Students, faculty concerned about merging engineering programs in Omaha, Lincoln -
Published Saturday, September 21, 2013 at 1:00 am / Updated at 3:48 am
Students, faculty concerned about merging engineering programs in Omaha, Lincoln

LINCOLN — A plan is in place for a new leadership structure at the Peter Kiewit Institute, but changes to the engineering program appear to be the most controversial piece of the long-awaited reform.

The University of Nebraska Board of Regents voted Friday to approve a plan the board hopes will turn the conversation from the Omaha-based engineering institute's potential to its success.

The new governing plan is aimed at alleviating concerns about dysfunction and lack of cooperation at the institute, which was created to foster research and education and address engineering workforce needs in Omaha and statewide.

Campus leaders from Lincoln and Omaha will share responsibility for its future under the plan, which calls for significant investments in research funding, lab and classroom space and hiring 50 new faculty.

But it was a proposal to merge two programs in the engineering school — one based in Lincoln and the other in Omaha — that brought the most disagreement during the regents meeting.

In the proposal, submitted jointly by UNL Chancellor Harvey Perlman and UNO Chancellor John Christensen, the electrical engineering program based in Lincoln and computer and electronics engineering program based at the Kiewit Institute in Omaha would be merged into one.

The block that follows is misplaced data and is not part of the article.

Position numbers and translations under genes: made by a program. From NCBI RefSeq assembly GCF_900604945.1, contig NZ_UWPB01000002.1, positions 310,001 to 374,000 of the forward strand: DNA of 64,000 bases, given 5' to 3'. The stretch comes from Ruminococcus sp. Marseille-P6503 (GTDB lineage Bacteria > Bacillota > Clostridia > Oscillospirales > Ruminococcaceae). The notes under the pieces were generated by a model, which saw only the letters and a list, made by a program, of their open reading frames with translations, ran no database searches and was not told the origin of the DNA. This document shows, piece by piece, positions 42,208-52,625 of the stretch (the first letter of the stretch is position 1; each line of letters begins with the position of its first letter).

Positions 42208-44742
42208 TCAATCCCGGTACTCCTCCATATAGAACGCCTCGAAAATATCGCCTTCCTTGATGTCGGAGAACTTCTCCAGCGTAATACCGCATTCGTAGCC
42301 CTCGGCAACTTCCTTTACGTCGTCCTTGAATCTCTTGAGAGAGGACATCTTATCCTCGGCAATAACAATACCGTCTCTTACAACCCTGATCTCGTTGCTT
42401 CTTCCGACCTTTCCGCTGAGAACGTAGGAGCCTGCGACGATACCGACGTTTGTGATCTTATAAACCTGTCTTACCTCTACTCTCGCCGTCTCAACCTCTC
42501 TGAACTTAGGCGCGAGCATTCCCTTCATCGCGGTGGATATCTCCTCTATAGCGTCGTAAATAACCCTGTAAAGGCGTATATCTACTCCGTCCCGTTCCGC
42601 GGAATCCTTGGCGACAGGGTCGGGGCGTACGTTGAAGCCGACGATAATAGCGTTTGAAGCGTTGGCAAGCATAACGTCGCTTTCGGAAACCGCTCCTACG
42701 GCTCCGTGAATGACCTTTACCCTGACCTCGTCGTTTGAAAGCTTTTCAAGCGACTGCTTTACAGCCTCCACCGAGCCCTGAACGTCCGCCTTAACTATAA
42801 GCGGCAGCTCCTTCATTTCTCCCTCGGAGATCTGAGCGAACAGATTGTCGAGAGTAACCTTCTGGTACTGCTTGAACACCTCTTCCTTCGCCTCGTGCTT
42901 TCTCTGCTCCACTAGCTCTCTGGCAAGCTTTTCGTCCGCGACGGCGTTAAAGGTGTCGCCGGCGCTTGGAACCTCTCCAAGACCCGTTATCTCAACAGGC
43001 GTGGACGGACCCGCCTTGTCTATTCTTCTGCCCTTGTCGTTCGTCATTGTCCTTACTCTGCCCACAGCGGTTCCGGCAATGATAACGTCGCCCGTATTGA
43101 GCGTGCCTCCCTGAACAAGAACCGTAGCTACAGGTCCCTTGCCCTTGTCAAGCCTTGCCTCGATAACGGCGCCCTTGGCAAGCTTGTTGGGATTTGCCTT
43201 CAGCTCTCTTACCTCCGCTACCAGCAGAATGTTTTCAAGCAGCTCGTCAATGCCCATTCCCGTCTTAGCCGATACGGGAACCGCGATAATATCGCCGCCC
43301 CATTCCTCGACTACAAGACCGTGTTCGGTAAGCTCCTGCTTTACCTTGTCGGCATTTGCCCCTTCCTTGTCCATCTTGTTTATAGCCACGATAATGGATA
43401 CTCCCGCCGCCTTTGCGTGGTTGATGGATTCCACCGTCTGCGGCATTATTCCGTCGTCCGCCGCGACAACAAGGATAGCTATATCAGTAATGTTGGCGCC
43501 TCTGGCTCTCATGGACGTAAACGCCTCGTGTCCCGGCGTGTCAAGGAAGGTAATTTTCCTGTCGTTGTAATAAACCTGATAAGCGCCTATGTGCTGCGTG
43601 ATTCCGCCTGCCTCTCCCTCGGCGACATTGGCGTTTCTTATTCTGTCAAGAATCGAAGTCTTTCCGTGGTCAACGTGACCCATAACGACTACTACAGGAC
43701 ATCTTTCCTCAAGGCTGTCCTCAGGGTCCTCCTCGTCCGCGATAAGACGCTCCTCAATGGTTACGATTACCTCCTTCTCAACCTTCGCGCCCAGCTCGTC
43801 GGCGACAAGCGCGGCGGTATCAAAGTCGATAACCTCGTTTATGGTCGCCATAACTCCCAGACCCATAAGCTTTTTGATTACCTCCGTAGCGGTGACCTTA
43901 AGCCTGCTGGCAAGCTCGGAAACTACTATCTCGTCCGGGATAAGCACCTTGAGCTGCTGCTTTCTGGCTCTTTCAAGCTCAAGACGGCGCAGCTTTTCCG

A new bachelor's degree in electrical engineering and a master's degree in engineering for working professionals would be offered in Omaha.

But students and faculty members who spoke to the board expressed concerns that the culture and goals of the University of Nebraska-Lincoln engineering departments are much different.

“The Big Ten vision is fine for UNL,” said Bing Chen, professor in the computer and electronics engineering program based in Omaha. “It meets UNL's mission and culture. It has not, does not and will never meet the needs of Omaha industry or the needs of the Omaha community.”

Chen asked that the board leave untouched what he described as Omaha's “last remaining free-standing engineering department.” The College of Engineering programs housed in Omaha are still considered UNL programs.

The student regent and Faculty Senate president at the University of Nebraska at Omaha also expressed concerns about the plan.

Martha Spangler, who represents UNO on the board, said the new structure for the institute sounded like the right way to get the job done, but she wants to make sure that students and faculty concerns are heard.

W. Meredith Bacon, UNO Faculty Senate president, said she also supports the plan, but the faculty hopes to see more study on how the merger will affect engineering students before it's done.

Perlman said he has postponed implementing the merger because of opposition, but with the board's support he intends to move forward. A strategic plan on the changes will be due to the board by Dec. 31.